An increasing number of us find, as we move toward mid-life, that we grow restless, like a caged tiger pacing back and forth within its cage. And eventually, we realize that our work is the problem. We weigh it in the balance, and find it wanting. It feeds our body, but not our soul.
Long forgotten questions resurface in our mind, such as "Why am I here on earth? What was I put here to do? What is it I want to accomplish with my life, before I die?" We want to feel passionate about our work, so we search for clues. And, strangely enough, we often find the best clues back in our childhood.
Something about that period – our childhood – that made us see things more clearly than we knew, for we were innocents, and our business was to play. It is in our childhood play that the clues most often are found.
It was also our business as a child to daydream. And the phrase we often hear, today – "Find the job of your dreams" – hearkens back to our childhood dreams, when dreaming was what we did best.
All of this is perfectly summarized in the true story of Anne. She is a woman who tried to make her living, for many years, as, first, a musician, and then, as owner of her own small business. But neither satisfied her. After twenty years of this, someone told her she needed to go after her passion – and said it in a way that she could hear. She went to a career counselor, who had her write seven achievements of which she was proud, and then search for the skills they all used, in common "The common theme," she discovered, "was that I live for data. I like to gather it, analyze it, look at it, reproduce it, organize it and dream about it."
For insight as to "What kind of data?" the counselor examined with her each of her seven achievements. But let her tell her own story: "The one which jumped out at the career counselor was the fact that I had taught myself genetics in my childhood. He encouraged me to talk about what I'd done in genetics, particularly in sixth grade. After listening, he pointed out that most sixth graders do not invent races of people and then think about how all the racial characteristics would be inherited, or spend hours drawing out the predicted results of every kind of cross imaginable between my race and all the others."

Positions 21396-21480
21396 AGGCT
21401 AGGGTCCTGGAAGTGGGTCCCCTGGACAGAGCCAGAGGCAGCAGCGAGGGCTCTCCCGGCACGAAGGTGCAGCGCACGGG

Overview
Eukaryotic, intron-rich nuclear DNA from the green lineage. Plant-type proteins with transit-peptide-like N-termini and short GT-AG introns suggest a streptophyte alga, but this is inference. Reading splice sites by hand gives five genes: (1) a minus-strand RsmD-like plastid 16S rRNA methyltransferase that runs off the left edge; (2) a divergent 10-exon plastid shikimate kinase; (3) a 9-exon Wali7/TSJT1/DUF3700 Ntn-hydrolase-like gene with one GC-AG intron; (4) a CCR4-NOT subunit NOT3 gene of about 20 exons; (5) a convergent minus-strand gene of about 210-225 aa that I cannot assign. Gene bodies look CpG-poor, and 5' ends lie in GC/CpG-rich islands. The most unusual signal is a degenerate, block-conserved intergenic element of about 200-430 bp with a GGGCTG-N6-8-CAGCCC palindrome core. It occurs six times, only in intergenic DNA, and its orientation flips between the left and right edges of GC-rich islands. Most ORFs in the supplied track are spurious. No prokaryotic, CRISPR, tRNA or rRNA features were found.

So that was it. Her favorite skills were with data, and her favorite data was genetics. "I finally came to understand that I was a geneticist, whether or not I made my living that way." And this passion had manifested itself in her childhood, as early as sixth grade.
She knew she had to do something about that childhood dream, even though the idea was daunting for two reasons. One was that she was 39. The other was that she is legally blind.
"The thought of working in the lab to transfer 50 50-microliter aliquots of liquid from one flask to another was maddening to me at age 39. But the six year old Anne who filled her grandmother's drawer with tiny bottles and longed desperately for a way to transfer liquid accurately between them, found the experience absolutely delightful."
"I knew, because I'd had to do it in my daily life how to infer physical location from numerical data. I could, from the very beginning, look at a set of mapping data and 'see' the map. The process of inference so essential to genetics had been a part of my life for years – because of my vision impairment, not in spite of it."
And so, from the memories of her childhood, Anne found all the clues she needed, to identify her passion, her skills, her special interests, and her mission in life.
When we are at that place in life ourselves, where restlessness grows apace, it is to our childhood we must go, in memory, and search to find again what once was very plain to us, and now has grown obscure: our passion in life. Or, as Anne puts it, "I wish I could make people understand that everything which delighted them as a child still truly matters."